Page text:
In my report last month I said I would read July’s catch returns with interest, and they are indeed revealing in many respects. The exceptionally hot weather has continued remorselessly (with just one day’s wind and heavy rain) and of today (5 August) there is no sign of any real change. But for the Upper Salisbury Avon this is not yet a repeat of 1976, and of course we have the late winter rains and snowfall to thank for that, as the season started with the aquifers well charged. Although the ground water has now fallen right off, much of our fishery still looks very healthy and it is quite clear that those of our members who have persevered have been rewarded, with fly life better than normal in the annual post-Mayfly slump. To illustrate this I must quote two comments: the first on 3 July stated “...hard work. No rise visible”. The following day, 4 July, came this from another rod: “...superb fishing...big fish very active...” These fish had moved from deep, cooler water into shallower runs to take advantage of a hatch, and when this does occur, it is usually late in the evening, after 8.45pm. From now on, however, I think we can expect more movement in the day, and I have already seen signs of this very recently on Reach 7 downstream of Choulston bridge. Although the Glorious Twelfth of August has implications for a different sport, I have always felt that to be a very significant date on our fishery in terms of an upturn in prospects . But with crystal clear, warmish water, in harsh sunlight and in very low flows, this is chalk stream fishing at its most challenging at the moment. Anyone who can outwit a takeable fish in these conditions deserves full credit, and until dusk a nymph is probably still the most effective weapon – even better if it is coupled to a very fine leader (one rod mentions he has gone down to a 2lb point: risky where there is any weed!).
But overall the number of fish taken is of course well down on May and June, despite the fact that the river was re-stocked during the month. Only 144 takeable brown trout have been recorded in July so far, (do send in any late returns), but I am very pleased to see that the wild stock continue to flourish with a total of 49 under-sized browns in the book for the month. There is little doubt that some of the bigger takeable fish will also be wild, although it is very difficult to identify these from shape and colouring when they are in the net. One clue is that I am convinced that the wild fish do start to take advantage of a hatch of fly much sooner than the stockies; the other is that they produce such a violent reaction to being hooked, and a subsequent fight out of all proportion to their size.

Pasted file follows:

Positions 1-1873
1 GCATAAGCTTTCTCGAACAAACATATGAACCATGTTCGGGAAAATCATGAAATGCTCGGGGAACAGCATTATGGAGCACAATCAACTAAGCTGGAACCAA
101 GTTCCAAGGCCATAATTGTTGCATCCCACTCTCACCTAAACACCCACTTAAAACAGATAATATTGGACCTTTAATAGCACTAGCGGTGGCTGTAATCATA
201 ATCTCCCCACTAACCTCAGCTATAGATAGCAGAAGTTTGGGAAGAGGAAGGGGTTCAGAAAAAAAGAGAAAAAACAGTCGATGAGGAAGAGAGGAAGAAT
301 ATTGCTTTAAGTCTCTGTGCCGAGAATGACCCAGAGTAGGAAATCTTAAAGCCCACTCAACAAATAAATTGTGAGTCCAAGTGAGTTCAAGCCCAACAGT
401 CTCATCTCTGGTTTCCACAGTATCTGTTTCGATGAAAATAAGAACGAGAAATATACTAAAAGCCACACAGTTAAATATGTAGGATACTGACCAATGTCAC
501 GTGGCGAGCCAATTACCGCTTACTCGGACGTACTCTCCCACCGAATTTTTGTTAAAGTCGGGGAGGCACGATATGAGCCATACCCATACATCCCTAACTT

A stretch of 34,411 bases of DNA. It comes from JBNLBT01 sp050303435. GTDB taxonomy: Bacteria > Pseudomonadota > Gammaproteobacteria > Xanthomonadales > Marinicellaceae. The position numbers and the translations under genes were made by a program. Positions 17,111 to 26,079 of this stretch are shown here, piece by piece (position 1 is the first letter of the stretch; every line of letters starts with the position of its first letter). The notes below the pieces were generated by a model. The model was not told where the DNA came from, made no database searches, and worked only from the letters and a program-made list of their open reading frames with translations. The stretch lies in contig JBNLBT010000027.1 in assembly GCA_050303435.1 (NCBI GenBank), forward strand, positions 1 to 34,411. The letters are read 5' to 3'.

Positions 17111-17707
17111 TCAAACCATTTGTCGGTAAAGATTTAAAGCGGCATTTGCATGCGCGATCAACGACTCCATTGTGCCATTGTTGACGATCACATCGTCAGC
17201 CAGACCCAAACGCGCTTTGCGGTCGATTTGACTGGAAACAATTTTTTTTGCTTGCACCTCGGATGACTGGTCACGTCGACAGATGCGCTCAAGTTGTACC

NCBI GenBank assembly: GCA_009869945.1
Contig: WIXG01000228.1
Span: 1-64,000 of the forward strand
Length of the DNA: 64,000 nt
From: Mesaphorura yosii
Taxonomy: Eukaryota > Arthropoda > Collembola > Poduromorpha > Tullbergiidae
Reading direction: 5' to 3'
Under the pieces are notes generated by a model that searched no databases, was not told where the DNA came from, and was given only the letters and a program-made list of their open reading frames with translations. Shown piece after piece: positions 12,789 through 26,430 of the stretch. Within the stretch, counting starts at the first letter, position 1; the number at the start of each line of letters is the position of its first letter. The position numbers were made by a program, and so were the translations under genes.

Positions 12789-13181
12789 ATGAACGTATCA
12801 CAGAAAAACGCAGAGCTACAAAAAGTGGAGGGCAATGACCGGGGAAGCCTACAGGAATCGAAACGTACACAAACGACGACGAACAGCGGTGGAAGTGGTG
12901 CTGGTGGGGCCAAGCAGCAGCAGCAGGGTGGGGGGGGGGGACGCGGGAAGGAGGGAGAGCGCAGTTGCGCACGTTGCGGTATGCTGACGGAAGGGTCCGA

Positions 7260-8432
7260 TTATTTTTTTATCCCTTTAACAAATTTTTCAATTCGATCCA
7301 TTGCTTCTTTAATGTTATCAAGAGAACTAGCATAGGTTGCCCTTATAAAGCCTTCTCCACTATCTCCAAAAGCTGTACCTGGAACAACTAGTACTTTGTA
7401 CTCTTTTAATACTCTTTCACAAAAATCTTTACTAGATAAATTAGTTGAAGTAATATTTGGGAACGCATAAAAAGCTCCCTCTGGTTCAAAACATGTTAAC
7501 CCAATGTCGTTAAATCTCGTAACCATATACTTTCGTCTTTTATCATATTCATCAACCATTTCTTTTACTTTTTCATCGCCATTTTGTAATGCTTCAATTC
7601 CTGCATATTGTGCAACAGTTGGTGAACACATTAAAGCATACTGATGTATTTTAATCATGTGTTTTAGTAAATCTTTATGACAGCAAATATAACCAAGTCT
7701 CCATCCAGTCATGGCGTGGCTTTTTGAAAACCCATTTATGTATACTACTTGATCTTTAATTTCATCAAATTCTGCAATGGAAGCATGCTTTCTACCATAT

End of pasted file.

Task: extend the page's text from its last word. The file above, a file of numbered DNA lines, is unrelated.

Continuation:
I have already mentioned the big thunderstorm mid-month, and thank you for letting me know about the tree blow-down. As at today we have four trees down, and I am afraid these will take some time to clear as three of them will require help from our work parties, and the fourth – downstream of Gunville hatch pool – will require Landmarc to employ contractors in order to clear. It is very sad to see that old black poplar go, as it has been a feature of so many photographs although it has had an ominous lean for some years. I think there is only one black poplar left, which stands opposite the second lake at Corfe, unfortunately providing an ideal cormorant roost. Could I just take this opportunity to plead for a strong response to the call for work parties to deal with all this? But do not be put off from fishing the reaches in question – it is a simple matter to get round all these obstacles, and while they are in the river they do provide cover and shade for fish.
Perhaps the most interesting aspect of your returns is the distribution of fish caught from the various numbered reaches (see the map). Reaches 6,7,8,9 and 11 have all performed really well, and while this is not surprising in itself as these form much of the core of the fishery, why is it that Reach 10 (recently restored and in good order) has performed so weakly? Any ideas let me know! And while I understand the reason for the lower beats not producing any significant returns at all (Reaches 12, 13 and 14) is this just because they are more difficult to fish or is it that nobody is fishing them?
Anyhow, do keep at it, and remember that many of our long-term members believe that late summer and early autumn produce by far the most interesting fly fishing of the season.
Tel: 07768 354788